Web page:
Appointments should be based on expertise, not political affiliations

16 Dec 2022 01:24pm
Photo for illustrative purposes. Photo by 123rf.
Photo for illustrative purposes. Photo by 123rf.
SHAH ALAM - The involvement of politicians in government-linked companies (GLCs) and statutory bodies may led them to misuse the facilities for political activities.

Institute of Democracy and Economic Affairs (Ideas) deputy research director Sri Murniati Yusuf said if new appointments were made by the government later, it should ideally be based on expertise and experience, not for political affiliations.

"Ideas welcomes the letter issued by the Chief Secretary Tan Sri Mohd Zuki Ali regarding the immediate termination of political appointments in statutory bodies and government companies.

"We urge the government not to make any new political appointments in these bodies, as well as to consider the Parliament's involvement in the appointment of the chairmen and directors of statutory bodies," she told Sinar on Thursday.

Murniati said most of the chairmen and board of directors who would be terminated were appointed by the previous government under former Prime Ministers Tan Sri Muhyiddin Yassin and Datuk Seri Ismail Sabri Yaakob.

She explained that the data from Pantau Kuasa showed there were more than 200 political appointments in 72 federal government statutory bodies, not including political appointments in GLCs.

"One of the negative effects of politicians being involved in statutory bodies and GLCs is the prioritisation towards the election areas or the party's area for the implementation of projects and programmes. They use the facilities for their political activities.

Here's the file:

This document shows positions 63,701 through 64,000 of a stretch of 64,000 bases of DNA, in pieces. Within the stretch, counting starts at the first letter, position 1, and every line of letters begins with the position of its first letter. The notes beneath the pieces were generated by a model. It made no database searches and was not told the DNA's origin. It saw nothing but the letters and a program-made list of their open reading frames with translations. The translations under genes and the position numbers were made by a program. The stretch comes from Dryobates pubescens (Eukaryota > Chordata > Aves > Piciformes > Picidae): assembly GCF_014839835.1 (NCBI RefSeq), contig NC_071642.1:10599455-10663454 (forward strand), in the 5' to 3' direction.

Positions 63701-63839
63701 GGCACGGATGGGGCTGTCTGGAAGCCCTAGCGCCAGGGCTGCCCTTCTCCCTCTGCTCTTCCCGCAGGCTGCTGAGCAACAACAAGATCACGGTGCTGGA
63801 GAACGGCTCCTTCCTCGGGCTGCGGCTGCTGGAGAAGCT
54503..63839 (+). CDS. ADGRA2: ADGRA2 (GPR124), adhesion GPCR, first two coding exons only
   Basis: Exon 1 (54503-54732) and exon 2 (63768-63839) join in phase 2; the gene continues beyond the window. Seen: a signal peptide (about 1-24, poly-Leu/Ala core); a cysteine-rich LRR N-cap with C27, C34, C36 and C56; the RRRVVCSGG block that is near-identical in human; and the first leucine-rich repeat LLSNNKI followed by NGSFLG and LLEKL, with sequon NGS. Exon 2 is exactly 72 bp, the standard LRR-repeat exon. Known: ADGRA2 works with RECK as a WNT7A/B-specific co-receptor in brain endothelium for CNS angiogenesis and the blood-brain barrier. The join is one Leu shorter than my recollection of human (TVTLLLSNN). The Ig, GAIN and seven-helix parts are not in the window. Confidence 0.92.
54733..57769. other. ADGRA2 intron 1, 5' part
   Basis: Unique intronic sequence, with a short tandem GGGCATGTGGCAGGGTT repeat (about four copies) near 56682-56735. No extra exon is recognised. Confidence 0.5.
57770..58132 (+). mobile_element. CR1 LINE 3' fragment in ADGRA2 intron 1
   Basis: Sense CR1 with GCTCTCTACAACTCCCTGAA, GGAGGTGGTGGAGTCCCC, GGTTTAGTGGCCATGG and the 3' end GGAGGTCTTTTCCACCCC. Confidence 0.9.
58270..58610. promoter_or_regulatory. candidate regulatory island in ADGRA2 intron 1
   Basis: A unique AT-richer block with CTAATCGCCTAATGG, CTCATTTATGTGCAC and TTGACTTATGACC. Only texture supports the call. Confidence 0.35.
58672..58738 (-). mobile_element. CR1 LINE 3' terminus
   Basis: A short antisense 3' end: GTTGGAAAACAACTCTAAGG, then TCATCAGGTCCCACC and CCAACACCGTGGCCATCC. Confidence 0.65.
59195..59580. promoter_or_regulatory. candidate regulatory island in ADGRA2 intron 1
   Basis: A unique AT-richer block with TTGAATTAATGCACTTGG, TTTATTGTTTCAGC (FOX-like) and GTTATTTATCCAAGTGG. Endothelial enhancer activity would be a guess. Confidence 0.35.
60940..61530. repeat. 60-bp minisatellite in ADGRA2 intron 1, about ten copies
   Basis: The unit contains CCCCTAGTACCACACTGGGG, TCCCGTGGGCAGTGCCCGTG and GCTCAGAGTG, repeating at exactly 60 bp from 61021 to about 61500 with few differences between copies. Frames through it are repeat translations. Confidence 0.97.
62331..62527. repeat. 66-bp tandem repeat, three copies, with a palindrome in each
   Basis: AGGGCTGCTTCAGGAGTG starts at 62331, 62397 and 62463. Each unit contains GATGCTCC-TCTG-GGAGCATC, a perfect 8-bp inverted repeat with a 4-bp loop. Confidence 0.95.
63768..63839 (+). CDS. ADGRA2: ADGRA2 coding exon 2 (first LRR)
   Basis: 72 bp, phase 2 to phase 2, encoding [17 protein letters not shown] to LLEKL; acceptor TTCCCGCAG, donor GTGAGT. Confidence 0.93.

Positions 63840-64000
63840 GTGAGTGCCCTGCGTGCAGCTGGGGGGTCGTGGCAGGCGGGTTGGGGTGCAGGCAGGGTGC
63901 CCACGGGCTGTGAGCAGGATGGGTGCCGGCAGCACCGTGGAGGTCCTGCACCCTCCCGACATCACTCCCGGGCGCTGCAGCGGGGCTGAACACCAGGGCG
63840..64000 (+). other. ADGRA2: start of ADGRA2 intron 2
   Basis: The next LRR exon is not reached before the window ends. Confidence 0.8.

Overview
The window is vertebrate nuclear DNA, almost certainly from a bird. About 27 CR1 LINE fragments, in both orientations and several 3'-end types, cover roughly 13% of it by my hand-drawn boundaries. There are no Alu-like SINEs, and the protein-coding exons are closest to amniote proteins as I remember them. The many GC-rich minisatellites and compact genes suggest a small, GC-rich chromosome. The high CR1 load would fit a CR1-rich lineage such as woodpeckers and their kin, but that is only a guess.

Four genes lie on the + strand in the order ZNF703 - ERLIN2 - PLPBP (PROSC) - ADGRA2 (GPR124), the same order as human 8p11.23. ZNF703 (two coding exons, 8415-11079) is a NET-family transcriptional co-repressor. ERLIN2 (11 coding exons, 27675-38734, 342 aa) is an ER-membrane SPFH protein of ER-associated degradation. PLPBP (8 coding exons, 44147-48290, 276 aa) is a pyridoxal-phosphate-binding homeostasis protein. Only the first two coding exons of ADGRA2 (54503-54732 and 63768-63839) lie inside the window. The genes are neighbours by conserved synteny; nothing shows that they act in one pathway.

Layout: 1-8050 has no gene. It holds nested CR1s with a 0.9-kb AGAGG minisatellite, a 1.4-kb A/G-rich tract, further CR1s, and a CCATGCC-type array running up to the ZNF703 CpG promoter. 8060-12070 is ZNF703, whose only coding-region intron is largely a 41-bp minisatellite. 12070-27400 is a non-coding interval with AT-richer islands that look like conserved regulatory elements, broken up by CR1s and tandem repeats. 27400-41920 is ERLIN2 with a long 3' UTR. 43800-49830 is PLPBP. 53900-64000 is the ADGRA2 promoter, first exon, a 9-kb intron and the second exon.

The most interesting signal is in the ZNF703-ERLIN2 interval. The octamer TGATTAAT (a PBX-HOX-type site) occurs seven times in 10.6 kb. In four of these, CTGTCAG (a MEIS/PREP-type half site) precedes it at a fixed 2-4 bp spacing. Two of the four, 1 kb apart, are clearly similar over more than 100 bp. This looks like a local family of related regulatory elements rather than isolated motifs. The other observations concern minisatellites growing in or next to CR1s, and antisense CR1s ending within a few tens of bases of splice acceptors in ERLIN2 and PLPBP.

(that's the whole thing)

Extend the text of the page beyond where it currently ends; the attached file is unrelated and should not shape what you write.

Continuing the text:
"Through this method, the ruling party would continue gaining an unfair advantage over the opposition party and the competition would become less fair and democratic.

"The statutory bodies and GLCs needed a better check and balance mechanism. This could be achieved by establishing a Parliamentary Select Committee that would examine and monitor the yearly reports of the statutory bodies regularly," she said.
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Murniati said individuals who want to be appointed as chairman or a committee member of statutory bodies and GLCs should have the experience and expertise in a related field.

"For a more detailed criteria, the government may issue a guideline and urge the GLCs to establish new guidelines in the Green Book released by the Putrajaya Committee on GLC High Performance pertaining to the governance of GLC board of directors," she said.

Centre for Combating Corruption and Cronyism consultant K Sudhagaran Stanley said it was time for the government to enact a GLC act to ensure that all appointment processes were made clear and in accordance with good governance principles and management.

He said the enactment would ensure that any new government in power could not misuse GLCs for their political agenda.

Stanley added that the new appointments must be based on merits, expertise and not with any political motive.

"Politicians could not be appointed because there is room for exploitation of facilities for personal gains.

"The process of appointments must be clear and transparent, and appointments must be made for those who are suited to take those positions with the correct qualification ," he said to Sinar on Thursday.

Stanley said GLCs could not be used to give benefits towards politicians for their support and the practice must be stopped.

However, he said even if the government has decided for all political appointments to be stopped, there would still be questions raised towards what the government's plans to do after this has been implemented.

"We want to know what the next course of action is. The government must inform the public because transparency is the key in the whole process," he said.

"Coming back to the 2019-2023 National Anti-Corruption Plan (NACP), we will need a clear policy to prevent politicians and any influential people from interfering in the promotion, appointment and selection of positions into GLCs," he said.